Bacteriophages Structure

 


Bacteriophages(  Bacterial Viruses):

Bacteriophage is a virus that attacks bacteria  and kill them. They are called eater of bacteria/ phages which  is wrong. They actually infect and kill bacteria and hence called virus parasitizing bacteria.  Bacteriophages were discovered  by a British microbiologist Twist ( 1915) and French microbiologist d' Herelle ( 1917) independently, but term bacteriophage was coined by Herelle. It is called coliphage when infects the colon bacterium E. coli; mycophage ( attacking  fungi), zymophage (on yeast), cyanophage ( infecting cyanobacteria). Schlesinger in 1933 proved that phages have DNA and protein. T2 coli phage is widely studied phage. Its name is phago_ virus secundus. It is a naked virus with binal  ( complex) symmetry and tadpole/ lollipop like in structure  having a head and a tail. In between  head and tail,  there is a small neck and a circular  plate ( collar). Head is polyhedral ( hexagonal) with cubical symmetry.  It is 20 sided (Icosahedral) of 95 nm× 65 size. Tail is of 115 nm length  and 17.5 nm width and has helical symmetry. The capsid of head consists  of 2000 capsomeres  and tail 144 capsomeres. The DNA is about 50%  of total virus with 10000 bp and that is why, phages are useful source of DNA for studies.  The ratio of DNA to protein is 50: 50. DNA  is ds, linear,  52000 nm in length and has HMC ( hydroxymethyl cytosine) instead  of cytosine  and lies in the centre of head. This DNA has 60000 base pairs in T2 phage and 166000 in T4 phage. Tail has a core tube enclosed  by contractile  tail sheath of protein. The capsomeres in tail are arranged  helically  with 6 capsomeres per turn. The core tube at its  tip contains lysozyme enzyme which makes hole in mucopeptid  cell wall of bacterial  host during infection . A hexagonal base plate bearing 6 tail fibres is found  at the base of tail. These tail fibres, each of 130__ 150 nm in length  and 2nm in diameter,  help in attachment . Tail fibres are absent lambda phage.  Tail, base plate and tail fibres make the phage to look like a landing  module on the moon.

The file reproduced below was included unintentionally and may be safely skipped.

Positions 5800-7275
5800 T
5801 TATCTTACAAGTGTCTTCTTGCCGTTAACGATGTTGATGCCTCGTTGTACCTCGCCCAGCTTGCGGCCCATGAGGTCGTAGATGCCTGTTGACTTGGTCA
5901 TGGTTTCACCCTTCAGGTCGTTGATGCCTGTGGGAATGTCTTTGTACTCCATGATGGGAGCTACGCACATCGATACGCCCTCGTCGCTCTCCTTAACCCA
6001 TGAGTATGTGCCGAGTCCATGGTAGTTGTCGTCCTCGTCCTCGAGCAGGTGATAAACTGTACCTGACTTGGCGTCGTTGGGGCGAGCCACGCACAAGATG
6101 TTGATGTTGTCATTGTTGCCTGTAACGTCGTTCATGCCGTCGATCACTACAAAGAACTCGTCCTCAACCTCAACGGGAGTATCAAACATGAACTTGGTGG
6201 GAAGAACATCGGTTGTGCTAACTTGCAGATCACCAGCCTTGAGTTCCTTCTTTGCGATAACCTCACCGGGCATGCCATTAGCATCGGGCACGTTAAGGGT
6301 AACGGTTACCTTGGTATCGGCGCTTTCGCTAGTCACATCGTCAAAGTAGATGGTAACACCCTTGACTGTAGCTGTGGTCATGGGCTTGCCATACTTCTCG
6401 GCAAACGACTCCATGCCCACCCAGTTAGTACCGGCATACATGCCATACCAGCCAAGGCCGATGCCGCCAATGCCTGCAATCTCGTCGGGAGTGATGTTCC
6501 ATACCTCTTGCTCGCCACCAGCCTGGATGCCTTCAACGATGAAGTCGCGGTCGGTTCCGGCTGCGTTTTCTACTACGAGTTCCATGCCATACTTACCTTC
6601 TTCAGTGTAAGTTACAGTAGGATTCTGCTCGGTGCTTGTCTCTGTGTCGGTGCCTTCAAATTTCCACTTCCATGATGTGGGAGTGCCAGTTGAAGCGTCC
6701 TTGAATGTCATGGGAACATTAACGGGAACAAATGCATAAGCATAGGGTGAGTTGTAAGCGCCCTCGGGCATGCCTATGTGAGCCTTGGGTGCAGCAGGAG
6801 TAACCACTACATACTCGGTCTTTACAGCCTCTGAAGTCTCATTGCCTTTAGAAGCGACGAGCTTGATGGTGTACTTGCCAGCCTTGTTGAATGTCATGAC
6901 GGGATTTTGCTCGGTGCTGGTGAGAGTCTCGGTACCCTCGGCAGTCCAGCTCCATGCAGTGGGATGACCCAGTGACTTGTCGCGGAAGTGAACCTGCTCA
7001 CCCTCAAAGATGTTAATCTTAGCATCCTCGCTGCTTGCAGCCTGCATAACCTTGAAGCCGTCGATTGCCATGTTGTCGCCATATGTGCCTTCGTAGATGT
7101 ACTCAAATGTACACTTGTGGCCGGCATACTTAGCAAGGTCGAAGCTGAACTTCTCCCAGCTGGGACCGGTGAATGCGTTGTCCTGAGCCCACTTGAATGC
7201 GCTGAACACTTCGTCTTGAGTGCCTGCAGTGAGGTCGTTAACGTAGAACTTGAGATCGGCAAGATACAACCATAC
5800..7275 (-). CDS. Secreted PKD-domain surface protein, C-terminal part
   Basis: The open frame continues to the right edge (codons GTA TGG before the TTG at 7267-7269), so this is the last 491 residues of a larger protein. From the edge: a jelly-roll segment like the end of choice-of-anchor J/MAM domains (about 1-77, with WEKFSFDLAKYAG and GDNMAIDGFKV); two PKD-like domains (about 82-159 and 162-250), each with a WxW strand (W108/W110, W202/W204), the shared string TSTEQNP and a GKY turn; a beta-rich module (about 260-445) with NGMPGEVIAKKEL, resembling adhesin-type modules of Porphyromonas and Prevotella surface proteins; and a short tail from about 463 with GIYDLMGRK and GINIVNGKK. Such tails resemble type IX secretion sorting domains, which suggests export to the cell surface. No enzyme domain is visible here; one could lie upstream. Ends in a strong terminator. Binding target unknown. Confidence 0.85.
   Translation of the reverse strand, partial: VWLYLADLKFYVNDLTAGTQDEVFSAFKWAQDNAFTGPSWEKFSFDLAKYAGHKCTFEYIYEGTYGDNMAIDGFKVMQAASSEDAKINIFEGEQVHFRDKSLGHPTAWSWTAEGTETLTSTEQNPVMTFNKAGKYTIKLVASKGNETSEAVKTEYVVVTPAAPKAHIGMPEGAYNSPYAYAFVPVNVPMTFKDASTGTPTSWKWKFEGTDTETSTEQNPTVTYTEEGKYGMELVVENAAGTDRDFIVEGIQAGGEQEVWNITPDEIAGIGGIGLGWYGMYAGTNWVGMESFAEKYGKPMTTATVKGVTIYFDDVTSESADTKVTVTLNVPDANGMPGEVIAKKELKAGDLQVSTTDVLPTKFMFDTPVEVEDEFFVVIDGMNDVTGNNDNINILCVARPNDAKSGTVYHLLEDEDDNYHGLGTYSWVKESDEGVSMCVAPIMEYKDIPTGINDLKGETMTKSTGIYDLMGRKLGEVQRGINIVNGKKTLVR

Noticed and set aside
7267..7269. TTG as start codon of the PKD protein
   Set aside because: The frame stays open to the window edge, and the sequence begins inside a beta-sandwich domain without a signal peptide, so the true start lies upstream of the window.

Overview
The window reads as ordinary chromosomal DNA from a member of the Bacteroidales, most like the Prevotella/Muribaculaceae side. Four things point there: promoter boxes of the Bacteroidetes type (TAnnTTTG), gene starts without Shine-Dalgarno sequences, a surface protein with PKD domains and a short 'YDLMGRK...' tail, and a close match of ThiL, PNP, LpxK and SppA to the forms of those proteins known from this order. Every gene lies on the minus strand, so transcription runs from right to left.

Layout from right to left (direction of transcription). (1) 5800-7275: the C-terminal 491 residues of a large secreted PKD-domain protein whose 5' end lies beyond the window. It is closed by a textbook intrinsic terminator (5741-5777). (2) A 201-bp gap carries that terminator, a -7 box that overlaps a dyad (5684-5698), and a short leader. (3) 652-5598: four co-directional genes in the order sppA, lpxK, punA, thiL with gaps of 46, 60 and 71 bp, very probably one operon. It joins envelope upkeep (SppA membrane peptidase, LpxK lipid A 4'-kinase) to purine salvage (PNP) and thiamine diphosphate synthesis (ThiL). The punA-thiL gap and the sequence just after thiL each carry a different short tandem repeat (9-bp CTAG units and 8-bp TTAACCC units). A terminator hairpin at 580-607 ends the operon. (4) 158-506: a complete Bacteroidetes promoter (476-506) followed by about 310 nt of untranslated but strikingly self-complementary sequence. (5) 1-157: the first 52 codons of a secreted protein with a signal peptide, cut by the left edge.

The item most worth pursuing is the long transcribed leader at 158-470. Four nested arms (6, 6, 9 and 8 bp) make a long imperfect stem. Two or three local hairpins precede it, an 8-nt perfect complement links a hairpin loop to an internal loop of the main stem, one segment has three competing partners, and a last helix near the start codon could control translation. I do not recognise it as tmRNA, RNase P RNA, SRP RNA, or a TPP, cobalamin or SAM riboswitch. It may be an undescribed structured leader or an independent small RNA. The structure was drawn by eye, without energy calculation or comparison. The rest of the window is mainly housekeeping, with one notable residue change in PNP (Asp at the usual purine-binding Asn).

The bacteriophages  reproduce by phagic ( either lytic or lysogenic) or pinocytic reproduction. 


Bacteriophages Structure:

A well studied bacterial virus, which attacks Escherichia coli,  is commonly  called ' coli phage'. It occurs in several strains. The structure  of a typical coliphage  ( T2 phage particle) show the  following  structure:

It is a tadpole like virus consisting  of a head and a tail  of  a  approximately  equal length. The head is  polyhedral ( hexagonal  prism__ shaped with pyramidal  ends). It has an outer coat of protein enclosing a single  molecule of  DNA.  The DNA molecule is double helix, coiled and long ( approx. 50 ų in length) consisting of polynucleotide. The tail is  much narrow in comparison to head. It is hexagonal  in cross section  kinds of proteinaceous  components  forming a spiral sheath.  The tail sheath  protein is contractile  in longitudinal direction. The tail sheath  bears a disc_  like  hexagonal  plate and its distal end. It bears 6 spikes to which are attached  6 tail fibres. There are about 25  striations across the tail.